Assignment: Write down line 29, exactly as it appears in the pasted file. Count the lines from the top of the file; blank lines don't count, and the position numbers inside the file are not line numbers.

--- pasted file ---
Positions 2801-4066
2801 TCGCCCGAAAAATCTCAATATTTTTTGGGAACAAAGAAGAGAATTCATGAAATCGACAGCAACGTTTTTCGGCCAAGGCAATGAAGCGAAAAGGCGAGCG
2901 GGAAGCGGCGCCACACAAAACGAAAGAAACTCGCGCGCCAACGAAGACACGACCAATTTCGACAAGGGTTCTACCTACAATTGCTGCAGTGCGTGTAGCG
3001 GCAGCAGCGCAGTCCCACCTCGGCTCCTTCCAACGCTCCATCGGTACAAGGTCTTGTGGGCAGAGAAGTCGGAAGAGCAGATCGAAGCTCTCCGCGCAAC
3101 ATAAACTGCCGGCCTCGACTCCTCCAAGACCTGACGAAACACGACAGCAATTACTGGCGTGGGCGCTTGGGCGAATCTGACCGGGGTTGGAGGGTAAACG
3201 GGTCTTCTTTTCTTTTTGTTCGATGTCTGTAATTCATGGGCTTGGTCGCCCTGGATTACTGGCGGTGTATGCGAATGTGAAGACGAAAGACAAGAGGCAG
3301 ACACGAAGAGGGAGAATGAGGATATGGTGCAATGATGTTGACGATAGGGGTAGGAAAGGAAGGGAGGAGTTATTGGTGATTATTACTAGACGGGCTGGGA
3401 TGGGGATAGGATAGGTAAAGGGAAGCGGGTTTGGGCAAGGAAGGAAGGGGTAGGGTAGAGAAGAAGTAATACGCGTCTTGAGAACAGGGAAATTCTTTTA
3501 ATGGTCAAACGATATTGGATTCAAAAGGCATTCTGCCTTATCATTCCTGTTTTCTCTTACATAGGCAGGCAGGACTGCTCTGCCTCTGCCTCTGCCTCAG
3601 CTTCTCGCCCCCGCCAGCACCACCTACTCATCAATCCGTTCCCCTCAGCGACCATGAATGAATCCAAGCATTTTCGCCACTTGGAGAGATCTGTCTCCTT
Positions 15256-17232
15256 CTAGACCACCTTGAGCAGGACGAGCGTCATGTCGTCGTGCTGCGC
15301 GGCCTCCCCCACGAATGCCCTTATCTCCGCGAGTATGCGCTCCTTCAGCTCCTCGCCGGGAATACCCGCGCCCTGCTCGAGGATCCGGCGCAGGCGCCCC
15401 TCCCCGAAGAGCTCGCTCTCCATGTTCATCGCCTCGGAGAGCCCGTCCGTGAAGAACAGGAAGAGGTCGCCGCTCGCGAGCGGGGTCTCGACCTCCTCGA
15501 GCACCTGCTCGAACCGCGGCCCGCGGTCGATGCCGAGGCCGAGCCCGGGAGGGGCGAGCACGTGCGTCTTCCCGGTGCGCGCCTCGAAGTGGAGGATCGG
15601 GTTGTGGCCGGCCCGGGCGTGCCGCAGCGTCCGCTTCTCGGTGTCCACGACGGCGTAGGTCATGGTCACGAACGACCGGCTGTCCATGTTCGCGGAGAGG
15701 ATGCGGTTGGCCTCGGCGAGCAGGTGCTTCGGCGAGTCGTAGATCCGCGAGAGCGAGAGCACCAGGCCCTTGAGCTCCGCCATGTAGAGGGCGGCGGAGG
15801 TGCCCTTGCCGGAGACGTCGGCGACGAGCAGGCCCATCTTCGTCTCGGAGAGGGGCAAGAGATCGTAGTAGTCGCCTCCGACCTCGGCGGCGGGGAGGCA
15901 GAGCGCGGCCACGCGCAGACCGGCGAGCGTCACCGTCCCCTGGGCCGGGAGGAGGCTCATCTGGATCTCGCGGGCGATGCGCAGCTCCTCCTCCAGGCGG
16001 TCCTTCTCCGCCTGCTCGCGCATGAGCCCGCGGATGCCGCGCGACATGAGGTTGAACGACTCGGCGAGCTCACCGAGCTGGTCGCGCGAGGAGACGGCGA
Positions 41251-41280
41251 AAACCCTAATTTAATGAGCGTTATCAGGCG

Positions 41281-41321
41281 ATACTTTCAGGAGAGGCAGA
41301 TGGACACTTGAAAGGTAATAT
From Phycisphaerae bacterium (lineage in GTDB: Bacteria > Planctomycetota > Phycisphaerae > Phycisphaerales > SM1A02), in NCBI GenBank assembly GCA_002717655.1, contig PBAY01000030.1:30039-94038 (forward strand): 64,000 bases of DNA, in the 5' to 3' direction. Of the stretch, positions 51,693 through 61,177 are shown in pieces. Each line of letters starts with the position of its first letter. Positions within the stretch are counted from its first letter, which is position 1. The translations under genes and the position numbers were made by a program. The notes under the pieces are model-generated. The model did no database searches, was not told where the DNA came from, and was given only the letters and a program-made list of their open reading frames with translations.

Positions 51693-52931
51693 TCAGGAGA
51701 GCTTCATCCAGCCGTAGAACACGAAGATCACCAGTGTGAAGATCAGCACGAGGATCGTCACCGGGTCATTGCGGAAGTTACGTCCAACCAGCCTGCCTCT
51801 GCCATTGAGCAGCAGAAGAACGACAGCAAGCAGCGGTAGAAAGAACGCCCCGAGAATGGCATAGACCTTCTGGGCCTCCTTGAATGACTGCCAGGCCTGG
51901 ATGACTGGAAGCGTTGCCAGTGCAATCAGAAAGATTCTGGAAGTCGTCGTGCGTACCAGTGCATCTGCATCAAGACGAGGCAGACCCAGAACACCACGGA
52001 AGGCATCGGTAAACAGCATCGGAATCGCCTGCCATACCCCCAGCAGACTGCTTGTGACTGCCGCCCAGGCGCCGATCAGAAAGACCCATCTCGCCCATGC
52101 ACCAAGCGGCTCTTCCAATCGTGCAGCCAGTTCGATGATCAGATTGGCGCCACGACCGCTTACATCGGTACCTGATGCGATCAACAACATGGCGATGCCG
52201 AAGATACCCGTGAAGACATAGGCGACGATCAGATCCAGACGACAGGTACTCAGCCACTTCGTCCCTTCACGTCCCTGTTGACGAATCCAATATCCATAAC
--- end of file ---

51701 GCTTCATCCAGCCGTAGAACACGAAGATCACCAGTGTGAAGATCAGCACGAGGATCGTCACCGGGTCATTGCGGAAGTTACGTCCAACCAGCCTGCCTCT